Written by: Georgia Tindale
The team at the Dutch studio, Diana Yacht Design have 53 years of naval architecture, exterior design and engineering behind them. This encompasses an impressive ream of superyacht projects of all shapes and sizes, from the hardy and head-turning 63.7-metre explorer yacht Scout (2019), through to the 44-metre Conrad C144S ACE (2022), and the 33-metre raised pilothouse yacht Blue Jeans (2022) which already have numerous industry awards under their belts.
Naturally, yachts of such varying sizes present different challenges where the exterior design, naval architecture and engineering are concerned. Here, we speak to Bart de Haan, Naval Architect and Director of Operations from Diana Yacht Design to discover more about the quirks of designing and engineering yachts of all shapes and sizes. With the team currently working on 19 different projects between 25-70 metres in both steel and aluminium, there is plenty to discuss.
How did you start working for Diana Yacht Design?
Diana Yacht Design offered me a job as soon as I finished my studies in naval architecture, and this was my first contact with the yachting world. I had no idea what to expect, but it has certainly not disappointed me over the past 19 years, during 11 of which I have been co-owner, and I am proud to have worked on a such a huge range of fantastic projects.
What are the challenges of completing the naval architecture for vessels of different sizes?
The challenges remain consistent whether you are working on a 24-metre or a 50m+ vessel. The process can be described as a balancing act between managing the client’s needs and expectations and the requirements of what I call ‘the design spiral,’ in which each adjustment you make prompts a reevaluation. Tweaking the hull shape or compressing the deck dimensions can improve performance or stability, whilst still maintaining the desired space on board. Collaboration is crucial, and so we work closely with highly experienced shipyards, designers and brokers.
We are a full-service company at DIANA, so our job doesn’t end when the naval architecture is finished – we are usually responsible for all of the other work which comes with building a yacht, from construction drawing, to designing the engine room, integrating systems, engineering and much more.
Do you find it harder to do the engineering for a 50m+ yacht than a smaller vessel?
In terms of engineering, it’s not necessarily more difficult, but it does involve significantly more work. For a 30-metre yacht, you might construct it in 4-5 sections, including the hull. In contrast, with a larger project, like a 50-60m+ vessel, this could involve building in up to 20 sections. Twice the length can mean 3 or 4 times more volume.
Furthermore, ensuring structural fire safety also involves planning for compartmentalisation and longitudinal strength as the rules and regulations are more comprehensive. Structurally, larger vessels introduce more factors that influence the scantlings; this is one of the most important and challenging tasks found within the entire structural design process.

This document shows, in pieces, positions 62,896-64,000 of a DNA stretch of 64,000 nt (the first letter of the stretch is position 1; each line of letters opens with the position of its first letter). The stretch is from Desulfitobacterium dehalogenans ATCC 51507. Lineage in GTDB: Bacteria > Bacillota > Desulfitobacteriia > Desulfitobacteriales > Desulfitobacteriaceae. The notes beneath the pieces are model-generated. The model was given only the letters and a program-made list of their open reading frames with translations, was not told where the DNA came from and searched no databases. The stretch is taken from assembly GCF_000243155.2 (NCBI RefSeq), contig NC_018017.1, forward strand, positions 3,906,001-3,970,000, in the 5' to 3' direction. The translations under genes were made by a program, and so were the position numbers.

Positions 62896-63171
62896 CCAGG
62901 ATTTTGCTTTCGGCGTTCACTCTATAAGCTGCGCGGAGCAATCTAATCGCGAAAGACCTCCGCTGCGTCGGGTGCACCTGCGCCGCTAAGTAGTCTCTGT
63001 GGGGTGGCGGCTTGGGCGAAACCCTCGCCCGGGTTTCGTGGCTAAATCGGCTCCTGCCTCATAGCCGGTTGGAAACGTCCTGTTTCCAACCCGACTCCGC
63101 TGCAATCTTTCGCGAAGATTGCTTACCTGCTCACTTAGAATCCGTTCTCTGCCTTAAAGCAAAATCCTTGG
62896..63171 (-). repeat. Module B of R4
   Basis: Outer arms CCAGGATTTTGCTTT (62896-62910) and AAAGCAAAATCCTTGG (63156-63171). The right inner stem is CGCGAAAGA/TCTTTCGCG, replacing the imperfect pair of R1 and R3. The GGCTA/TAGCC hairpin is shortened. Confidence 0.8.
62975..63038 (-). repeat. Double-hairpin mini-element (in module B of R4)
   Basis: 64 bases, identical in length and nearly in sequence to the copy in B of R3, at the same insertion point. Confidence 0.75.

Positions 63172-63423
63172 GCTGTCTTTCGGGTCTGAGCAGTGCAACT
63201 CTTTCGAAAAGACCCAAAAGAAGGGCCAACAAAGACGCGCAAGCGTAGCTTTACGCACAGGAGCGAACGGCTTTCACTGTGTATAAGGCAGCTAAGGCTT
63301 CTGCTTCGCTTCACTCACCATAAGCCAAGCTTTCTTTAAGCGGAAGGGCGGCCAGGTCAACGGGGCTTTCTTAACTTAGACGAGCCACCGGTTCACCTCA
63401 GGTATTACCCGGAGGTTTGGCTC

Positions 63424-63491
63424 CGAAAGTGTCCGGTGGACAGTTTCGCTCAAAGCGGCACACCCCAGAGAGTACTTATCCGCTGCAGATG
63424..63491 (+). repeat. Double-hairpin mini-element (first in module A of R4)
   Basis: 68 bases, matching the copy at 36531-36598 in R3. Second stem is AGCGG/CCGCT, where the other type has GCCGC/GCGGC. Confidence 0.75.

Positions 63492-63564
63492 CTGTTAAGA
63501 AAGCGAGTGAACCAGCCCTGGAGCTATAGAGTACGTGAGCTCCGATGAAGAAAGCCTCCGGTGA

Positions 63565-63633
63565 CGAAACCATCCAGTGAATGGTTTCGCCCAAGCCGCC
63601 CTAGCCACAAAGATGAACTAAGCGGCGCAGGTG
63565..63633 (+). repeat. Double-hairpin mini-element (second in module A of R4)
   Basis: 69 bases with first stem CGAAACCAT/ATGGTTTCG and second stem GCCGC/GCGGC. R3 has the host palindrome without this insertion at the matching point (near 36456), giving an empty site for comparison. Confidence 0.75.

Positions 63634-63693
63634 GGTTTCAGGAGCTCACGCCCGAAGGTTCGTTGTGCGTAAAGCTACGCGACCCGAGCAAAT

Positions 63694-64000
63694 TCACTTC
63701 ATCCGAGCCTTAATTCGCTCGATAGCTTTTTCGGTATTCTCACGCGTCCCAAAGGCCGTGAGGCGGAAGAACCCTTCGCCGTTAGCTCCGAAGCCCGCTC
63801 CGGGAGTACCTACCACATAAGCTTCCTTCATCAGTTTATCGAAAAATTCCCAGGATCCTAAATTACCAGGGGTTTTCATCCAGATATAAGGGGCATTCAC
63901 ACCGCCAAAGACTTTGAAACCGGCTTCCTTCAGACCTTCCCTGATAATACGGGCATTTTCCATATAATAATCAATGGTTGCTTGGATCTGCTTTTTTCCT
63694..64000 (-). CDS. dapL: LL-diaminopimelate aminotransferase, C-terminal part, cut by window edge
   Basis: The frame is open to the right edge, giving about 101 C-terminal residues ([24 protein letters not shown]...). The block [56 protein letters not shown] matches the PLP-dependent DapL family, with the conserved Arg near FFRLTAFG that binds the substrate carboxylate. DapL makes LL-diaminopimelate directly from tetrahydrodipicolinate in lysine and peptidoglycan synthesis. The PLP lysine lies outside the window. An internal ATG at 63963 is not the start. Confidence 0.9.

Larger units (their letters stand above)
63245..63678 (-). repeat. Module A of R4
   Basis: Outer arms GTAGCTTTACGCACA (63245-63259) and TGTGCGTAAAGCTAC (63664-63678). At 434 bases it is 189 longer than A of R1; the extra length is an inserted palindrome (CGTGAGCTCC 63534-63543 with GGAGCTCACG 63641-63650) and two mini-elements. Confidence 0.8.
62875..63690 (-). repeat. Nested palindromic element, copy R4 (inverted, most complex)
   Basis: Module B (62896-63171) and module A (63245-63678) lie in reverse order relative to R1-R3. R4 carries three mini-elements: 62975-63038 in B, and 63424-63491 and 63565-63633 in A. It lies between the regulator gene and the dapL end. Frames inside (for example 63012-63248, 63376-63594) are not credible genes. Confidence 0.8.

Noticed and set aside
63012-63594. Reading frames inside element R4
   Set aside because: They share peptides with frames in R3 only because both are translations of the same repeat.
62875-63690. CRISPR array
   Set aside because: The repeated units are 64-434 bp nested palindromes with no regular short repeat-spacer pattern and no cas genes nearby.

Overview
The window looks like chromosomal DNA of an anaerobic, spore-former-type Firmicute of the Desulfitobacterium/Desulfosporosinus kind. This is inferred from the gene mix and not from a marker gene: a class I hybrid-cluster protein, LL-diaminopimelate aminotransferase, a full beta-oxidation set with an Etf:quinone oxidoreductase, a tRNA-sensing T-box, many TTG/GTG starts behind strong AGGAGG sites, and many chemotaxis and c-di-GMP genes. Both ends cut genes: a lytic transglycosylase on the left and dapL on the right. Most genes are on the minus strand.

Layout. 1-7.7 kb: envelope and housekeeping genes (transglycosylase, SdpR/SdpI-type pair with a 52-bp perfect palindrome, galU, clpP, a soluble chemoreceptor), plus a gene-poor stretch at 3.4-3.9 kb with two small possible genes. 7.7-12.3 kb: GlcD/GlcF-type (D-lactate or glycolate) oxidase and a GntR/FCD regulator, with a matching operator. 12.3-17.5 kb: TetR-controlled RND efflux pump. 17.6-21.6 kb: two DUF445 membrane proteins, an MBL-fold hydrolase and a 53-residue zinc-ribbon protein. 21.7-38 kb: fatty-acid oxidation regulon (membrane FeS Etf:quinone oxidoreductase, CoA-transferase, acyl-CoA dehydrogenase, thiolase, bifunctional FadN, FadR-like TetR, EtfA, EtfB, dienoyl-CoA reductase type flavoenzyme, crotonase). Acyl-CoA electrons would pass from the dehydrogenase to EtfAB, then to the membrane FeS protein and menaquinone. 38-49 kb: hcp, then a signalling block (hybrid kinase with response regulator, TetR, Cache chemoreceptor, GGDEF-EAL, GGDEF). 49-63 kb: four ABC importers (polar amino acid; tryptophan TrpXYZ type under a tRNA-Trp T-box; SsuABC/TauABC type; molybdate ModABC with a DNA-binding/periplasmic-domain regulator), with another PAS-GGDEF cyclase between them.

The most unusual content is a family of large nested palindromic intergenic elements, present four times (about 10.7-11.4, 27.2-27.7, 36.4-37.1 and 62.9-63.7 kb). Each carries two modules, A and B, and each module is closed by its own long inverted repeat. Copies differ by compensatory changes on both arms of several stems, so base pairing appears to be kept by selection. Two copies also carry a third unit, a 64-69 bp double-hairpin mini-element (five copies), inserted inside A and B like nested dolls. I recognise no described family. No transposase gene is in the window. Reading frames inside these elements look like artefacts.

Personally, I find smaller projects more enjoyable; they progress faster, provide earlier results and often have more involved owners within the whole build process. However, the challenges can be more limited. In contrast, working on 50m+ projects entails a lengthier and more complex process, requiring a comprehensive overview and attention to detail from all angles.
At DIANA, our strength lies in our team’s ability to effectively manage multiple smaller projects concurrently while still successfully handling larger, more complex projects.
What are the challenges of completing the exterior design for yachts of different sizes?
The relationship between the exterior designer and the naval architect is very close during a project. Within DIANA, we have several exterior designers on the team who also have backgrounds as naval architects. In such cases, the balance between achieving aesthetically pleasing and feasible designs is almost inherently maintained. Considering the design from two perspectives—both aesthetic and technical—allows us to achieve a more holistic approach to the overall design.
On a larger vessel, it’s easier to conceal certain design elements, making adjustments on the technical side less noticeable. Conversely, achieving this balance is more challenging in smaller designs.
What have been your most enjoyable projects to work on across the size ranges?
I am proud of all of the projects I have taken on. 63-metre Scout is my biggest yacht project to date, with an ice classed hull and a stunning but challenging design, as well as the radically-designed 33-metre Lady Fleur by Holterman shipyard for which we did the hull design and engineering and which features a totally unique tenderlift system which can deploy a large tender without a crane.
I would also mention the 44-metre C144S, ACE from Conrad Yachts – the largest yacht built in Poland to date. Our brief was for a fuel-economic hull with good initial stability and high seaworthiness, ideal for owners who wanted to take on long passages in comfort. Despite the challenges of Covid-19 meaning we had to work remotely, it was an excellent cooperation between us, the yard and the exterior designer.
Over the years, DIANA has been able to take on such a wide, versatile and exciting range of projects, thanks to our expertise which covers all of the areas of yacht design and engineering. This means we can offer our clients a unique synergy of innovative design, naval architecture and engineering and can easily accommodate even the most challenging wishes we are faced with – whatever the size of the vessel!